Perusing many websites recently shows that data collection for online white papers is like the Wild West—no protocol, no rules, firms collecting data points from nothing to way more information than people are willing to give for a free download.

Part 2 of this post will include a sampling of the wide range of data collection forms, with pros and cons for each.

The journey continues.

C

What is YOUR Database STRATEGY?

In a publishing or information services company, every department has data. A lot of it. In different formats. With a range of collected demographics. And wants to store and use it in a variety of ways.

Typical departments can include:

  • Audience development (for the magazines and e-newsletter lists)
  • Events
  • Membership
  • Events
  • Research
  • List Services

Each of these departments has a different view of the database, but those individual views may not be what is best for the entire company database.  If there is no central communication, I envision the blindfolded people around the elephant: each with a completely different view of the animal but no one grasping how complex the animal is.

When reviewing options for how to best house your customer information, it is critical to have someone looking at the STRATEGY of how you want to capture customer data, maintain it, use it in the future. You need that over-arching view as you consider technology options for what is best for the entire organization.

This is not an easy task today. Online customers drive how much information they will offer about themselves to interact with your sites, your offers, your products. And as I have said in previous posts, this can be at odds with the information that advertisers are demanding. Without a strategy, it can be cumbersome and frustrating for internal staff AND customers, who are continually asked for unnecessary data about themselves and sent offers they have no interest in.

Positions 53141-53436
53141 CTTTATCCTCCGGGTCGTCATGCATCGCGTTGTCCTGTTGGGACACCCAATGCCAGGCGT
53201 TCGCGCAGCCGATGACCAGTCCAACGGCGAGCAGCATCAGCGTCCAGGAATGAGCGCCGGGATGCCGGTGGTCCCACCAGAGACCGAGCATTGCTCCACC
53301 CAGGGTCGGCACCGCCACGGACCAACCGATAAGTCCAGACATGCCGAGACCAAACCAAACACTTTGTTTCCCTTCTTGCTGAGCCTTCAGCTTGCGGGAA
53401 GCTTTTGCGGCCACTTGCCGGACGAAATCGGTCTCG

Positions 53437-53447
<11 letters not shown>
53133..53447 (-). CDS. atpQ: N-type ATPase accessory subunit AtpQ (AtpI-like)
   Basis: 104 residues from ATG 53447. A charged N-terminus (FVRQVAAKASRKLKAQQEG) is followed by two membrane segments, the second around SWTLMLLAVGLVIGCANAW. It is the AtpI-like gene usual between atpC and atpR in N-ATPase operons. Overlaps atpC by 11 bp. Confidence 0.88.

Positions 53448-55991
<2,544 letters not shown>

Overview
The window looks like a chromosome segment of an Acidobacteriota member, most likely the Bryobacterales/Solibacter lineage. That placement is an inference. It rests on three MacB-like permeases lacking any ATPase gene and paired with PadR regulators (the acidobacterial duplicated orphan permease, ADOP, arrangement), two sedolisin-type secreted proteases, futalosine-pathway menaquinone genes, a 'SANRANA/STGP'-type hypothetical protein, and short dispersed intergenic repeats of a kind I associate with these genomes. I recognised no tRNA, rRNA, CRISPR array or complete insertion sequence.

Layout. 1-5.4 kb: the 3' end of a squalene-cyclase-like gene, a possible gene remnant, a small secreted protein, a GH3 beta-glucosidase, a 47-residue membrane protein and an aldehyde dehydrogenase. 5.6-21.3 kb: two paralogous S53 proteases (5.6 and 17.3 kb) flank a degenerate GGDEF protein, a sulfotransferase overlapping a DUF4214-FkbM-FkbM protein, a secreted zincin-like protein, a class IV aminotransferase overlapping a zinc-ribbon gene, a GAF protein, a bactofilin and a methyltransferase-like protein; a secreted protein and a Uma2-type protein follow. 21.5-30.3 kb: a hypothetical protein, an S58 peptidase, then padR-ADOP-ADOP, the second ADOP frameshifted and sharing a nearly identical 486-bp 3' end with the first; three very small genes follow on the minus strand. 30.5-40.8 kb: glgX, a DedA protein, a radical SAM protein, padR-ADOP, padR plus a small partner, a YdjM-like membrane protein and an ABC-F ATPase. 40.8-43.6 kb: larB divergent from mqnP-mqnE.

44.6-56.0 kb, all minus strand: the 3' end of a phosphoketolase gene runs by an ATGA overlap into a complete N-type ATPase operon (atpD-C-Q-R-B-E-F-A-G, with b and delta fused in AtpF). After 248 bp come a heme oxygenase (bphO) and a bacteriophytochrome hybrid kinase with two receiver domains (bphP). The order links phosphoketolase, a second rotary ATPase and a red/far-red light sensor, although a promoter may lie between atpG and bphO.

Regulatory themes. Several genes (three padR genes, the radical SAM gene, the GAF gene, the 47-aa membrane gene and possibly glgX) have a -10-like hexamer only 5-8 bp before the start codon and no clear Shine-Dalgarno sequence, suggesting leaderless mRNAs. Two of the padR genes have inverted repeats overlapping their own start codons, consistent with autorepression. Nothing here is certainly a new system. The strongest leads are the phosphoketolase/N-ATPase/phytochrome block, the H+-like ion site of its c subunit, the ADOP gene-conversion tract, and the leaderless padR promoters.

There are some database management systems that have incredible front ends for data capture, but the back end of the system is not as nuanced as many business-2-business firms require today. There are some systems that can store and massage your data, but the front end for data capture is severely old-fashioned.

I have been involved in several recent database reviews. I am not sure there is ONE firm that best provides the superior front AND back end services for today’s multi-faceted information services companies. The online interactions and interests of both advertisers and customers are changing so rapidly, it is hard to keep up technology-wise. But, you can combine the services of more than one firm to reach your goals.

Be sure to involve an experienced database manager at the front end of your development process. She can help decipher the needs of the various departments, ask targeted questions to potential database firms, and help determine which systems might work best for your company today to market smarter and maximize revenue. And tomorrow.

The journey continues.

C